Serzone Antidepressant Drug
Serzone Defective Products Lawyers
If you need a lawyer’s assistance with a Serzone drug issue please contact our Indiana Defective Products Lawyer
Serzone Warning to Antidepressant Users
Nefazodone hydrochloride, an antidepressant medication, is sold under the brand name Serzone®. Serzone is marketed by Bristol-Myers Squibb Company. Its primary mode of action occurs by ‘stabilizing’ chemical levels in the brain that may otherwise become unbalanced and cause depression. The primary purpose of this antidepressant is to relieve or remove suicidal or death-related thoughts, symptoms of depression (guilt, sadness, or worthlessness), appetite changes or loss of appetite, over-tiredness resulting in too much sleep, insomnia, thoughts of death or suicide, and loss of interest in daily activities. As a result of the wide-ranging popularity of this drug, it was and continues to be widely prescribed.
However, research has indicated that health-related injuries can be severe. These findings led the United States Food and Drug Administration (FDA), on December 7, 2001, to require the manufacturer to include a warning in its packaging. The FDA required Bristol-Myers Squibb Company to place a warning, referred to as a ‘ black box warning’, on Serzone labels informing patients that life-threatening liver damage can occur with Serzone use. On January 9, 2002, the manufacturer issued that warning.
The warning indicated that “cases of life-threatening hepatic failure have been reported in patients treated with Serzone .” Hepatatic failure is more commonly known as liver failure. Bristol-Myers Squibb Company considers the risk would be acceptably low, however, research proved that its estimation of the liver failure rate due to Serzone use will be “3-4 times the estimated background [levels] of liver failure [considered possible by Bristol-Myers Squibb Company].” Cases of liver failure or damage requiring a liver transplant or resulting in the death of the patient have been reported.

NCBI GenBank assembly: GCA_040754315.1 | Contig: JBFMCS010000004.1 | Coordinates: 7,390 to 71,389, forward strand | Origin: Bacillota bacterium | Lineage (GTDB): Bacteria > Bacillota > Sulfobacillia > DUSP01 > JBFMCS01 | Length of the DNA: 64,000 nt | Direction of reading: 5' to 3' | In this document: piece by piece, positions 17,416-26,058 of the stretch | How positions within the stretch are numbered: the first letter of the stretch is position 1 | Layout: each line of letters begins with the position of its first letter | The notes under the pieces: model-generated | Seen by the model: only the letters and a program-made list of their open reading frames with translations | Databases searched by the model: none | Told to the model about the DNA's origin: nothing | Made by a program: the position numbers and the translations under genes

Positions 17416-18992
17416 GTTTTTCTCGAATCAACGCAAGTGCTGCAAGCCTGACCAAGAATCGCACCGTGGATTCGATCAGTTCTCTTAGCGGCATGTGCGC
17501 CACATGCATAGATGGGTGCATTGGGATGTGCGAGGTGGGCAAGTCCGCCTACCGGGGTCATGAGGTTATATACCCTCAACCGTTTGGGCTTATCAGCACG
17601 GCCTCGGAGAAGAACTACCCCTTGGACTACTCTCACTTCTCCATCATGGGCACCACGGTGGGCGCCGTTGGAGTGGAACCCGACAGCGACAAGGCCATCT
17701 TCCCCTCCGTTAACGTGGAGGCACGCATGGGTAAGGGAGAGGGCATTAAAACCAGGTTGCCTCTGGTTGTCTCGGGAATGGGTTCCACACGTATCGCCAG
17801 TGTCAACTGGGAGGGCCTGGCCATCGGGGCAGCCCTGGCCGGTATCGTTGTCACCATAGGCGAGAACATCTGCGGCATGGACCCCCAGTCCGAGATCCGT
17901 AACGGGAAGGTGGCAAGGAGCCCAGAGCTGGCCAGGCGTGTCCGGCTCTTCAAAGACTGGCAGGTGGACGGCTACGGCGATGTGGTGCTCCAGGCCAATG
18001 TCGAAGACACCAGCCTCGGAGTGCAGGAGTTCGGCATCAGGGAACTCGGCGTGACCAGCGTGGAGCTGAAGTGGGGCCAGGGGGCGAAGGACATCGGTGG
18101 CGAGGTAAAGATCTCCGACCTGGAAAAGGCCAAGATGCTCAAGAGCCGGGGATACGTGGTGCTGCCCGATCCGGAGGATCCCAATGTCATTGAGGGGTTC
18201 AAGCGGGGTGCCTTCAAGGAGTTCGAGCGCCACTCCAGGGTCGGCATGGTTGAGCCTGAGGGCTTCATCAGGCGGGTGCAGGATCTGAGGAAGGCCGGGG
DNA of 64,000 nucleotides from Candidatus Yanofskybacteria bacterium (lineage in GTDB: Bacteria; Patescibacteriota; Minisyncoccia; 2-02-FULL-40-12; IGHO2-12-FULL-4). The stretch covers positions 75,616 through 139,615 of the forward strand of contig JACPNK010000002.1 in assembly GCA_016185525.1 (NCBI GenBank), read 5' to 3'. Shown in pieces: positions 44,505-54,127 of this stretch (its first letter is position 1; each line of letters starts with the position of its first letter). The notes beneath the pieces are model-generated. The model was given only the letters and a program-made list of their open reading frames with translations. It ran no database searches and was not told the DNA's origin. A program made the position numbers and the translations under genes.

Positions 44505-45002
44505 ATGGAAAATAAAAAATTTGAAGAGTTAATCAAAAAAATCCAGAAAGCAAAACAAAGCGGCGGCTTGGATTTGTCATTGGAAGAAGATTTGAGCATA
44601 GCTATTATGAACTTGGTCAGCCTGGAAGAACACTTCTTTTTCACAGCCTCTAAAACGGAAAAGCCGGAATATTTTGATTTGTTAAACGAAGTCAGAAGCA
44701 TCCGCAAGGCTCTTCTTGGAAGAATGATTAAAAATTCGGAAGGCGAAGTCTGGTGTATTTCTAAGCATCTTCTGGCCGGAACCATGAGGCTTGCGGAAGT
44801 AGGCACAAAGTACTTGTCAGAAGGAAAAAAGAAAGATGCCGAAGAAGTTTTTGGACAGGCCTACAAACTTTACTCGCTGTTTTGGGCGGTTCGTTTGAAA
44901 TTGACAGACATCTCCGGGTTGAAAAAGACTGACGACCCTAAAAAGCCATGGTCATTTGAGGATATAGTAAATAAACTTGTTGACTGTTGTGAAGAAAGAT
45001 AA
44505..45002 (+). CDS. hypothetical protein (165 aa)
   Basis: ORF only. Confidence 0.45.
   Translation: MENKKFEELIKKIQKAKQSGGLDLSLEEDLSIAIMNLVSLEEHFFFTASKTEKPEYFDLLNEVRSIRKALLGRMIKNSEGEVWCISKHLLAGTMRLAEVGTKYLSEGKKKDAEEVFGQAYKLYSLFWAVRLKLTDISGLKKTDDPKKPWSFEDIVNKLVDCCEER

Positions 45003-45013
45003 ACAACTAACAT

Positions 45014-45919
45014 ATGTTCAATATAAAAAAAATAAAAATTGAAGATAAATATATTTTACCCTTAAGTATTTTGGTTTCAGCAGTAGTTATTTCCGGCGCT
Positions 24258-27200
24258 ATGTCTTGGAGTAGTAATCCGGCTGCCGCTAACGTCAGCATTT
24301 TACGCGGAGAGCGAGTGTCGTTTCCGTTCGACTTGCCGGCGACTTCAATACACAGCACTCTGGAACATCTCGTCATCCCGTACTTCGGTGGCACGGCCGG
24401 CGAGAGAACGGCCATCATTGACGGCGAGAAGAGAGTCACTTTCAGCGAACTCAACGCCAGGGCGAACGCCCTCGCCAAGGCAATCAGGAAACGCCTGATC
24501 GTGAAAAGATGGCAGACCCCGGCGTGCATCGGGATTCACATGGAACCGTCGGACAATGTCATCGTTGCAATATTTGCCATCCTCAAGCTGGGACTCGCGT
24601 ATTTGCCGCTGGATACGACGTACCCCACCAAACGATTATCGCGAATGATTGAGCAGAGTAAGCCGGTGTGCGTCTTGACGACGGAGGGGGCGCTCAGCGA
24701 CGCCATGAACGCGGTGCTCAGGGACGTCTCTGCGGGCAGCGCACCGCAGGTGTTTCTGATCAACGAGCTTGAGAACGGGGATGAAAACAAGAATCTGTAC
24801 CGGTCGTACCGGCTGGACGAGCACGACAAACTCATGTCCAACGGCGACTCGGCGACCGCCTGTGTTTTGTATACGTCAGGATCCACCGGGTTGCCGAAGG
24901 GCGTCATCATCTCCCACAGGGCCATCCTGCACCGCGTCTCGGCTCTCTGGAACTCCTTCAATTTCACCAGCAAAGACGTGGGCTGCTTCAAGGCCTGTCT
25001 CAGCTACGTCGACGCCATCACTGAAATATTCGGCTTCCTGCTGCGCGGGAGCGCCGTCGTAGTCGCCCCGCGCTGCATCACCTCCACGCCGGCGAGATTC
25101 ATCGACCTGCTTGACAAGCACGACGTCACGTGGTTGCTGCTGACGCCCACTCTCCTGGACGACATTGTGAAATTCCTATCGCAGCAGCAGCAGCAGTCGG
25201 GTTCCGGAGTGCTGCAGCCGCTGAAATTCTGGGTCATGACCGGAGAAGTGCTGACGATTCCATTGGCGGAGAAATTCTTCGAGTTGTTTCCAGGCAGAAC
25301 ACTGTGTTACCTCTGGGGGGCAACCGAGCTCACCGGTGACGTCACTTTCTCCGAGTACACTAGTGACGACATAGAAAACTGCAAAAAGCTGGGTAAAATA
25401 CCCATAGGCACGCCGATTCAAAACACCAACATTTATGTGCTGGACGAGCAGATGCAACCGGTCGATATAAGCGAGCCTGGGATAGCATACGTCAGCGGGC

Bristol-Myers Squibb Company has published symptoms of liver damage or failure and advises people with these symptoms to seek medical attention immediately. The following can be symptomatic of liver damage or failure:
- Abdominal and stomach pain
- Appetite loss (lasting several days or longer)
- Severe nausea
- Jaundice, or yellowing of the skin or eyes
- Urine discoloration, darkening
The following are other Serzone-associated symptoms of varying degrees of severity. Please consult a physician if you notice any of these symptoms and you are taking Serzone. Please note that this is not an exhaustive list of potential symptoms.
- Allergic reactions – labored breathing; throat closing; lips, tongue, and face swelling; hives
- Blurred or abnormal vision
- Dizziness, lightheadedness, or drowsiness
- Dry mouth
- Prolonged, painful, or inappropriate erections (potentially serious condition requiring surgery)
- Ringing in the ears
- Upset stomach
Bristol-Myers Squibb Company has advised that Serzone should not be used in conjunction with certain medications, vitamin supplements, or herbal remedies. Please visit the manufacturer’s web site or read the informational insert that came with the Serzone for more information.
Defective Products Lawyers
If you need a lawyer’s assistance please Defective Products Lawyers – – Serzone Lawyers contact our Defective Products Lawyer
|Bristol-Myers Squibb Company||
The manufacturer of Serzone®.
|Serzone® Product Site||
Information about Serzone from Bristol-Myers Squibb.
|Revised Serzone Label||
Revised Serzone label provided by the Food and Drug Administration (FDA). The document requires Adobe Acrobat.
|MedlinePlus – Serzone||
Searchable database from the National Library of Medicine. Search for Serzone.
|InteliHealth – Serzone Information||
Searchable directory from InteliHealth, an Aetna Company.
|AMA article about Serzone||
American Medical Association (AMA) article regarding Serzone use.
|WebMD article about Serzone||
WebMD Article regarding Serzone use.
|PharmCareNet article about Serzone||
PharmCareNet article regarding Serzone use.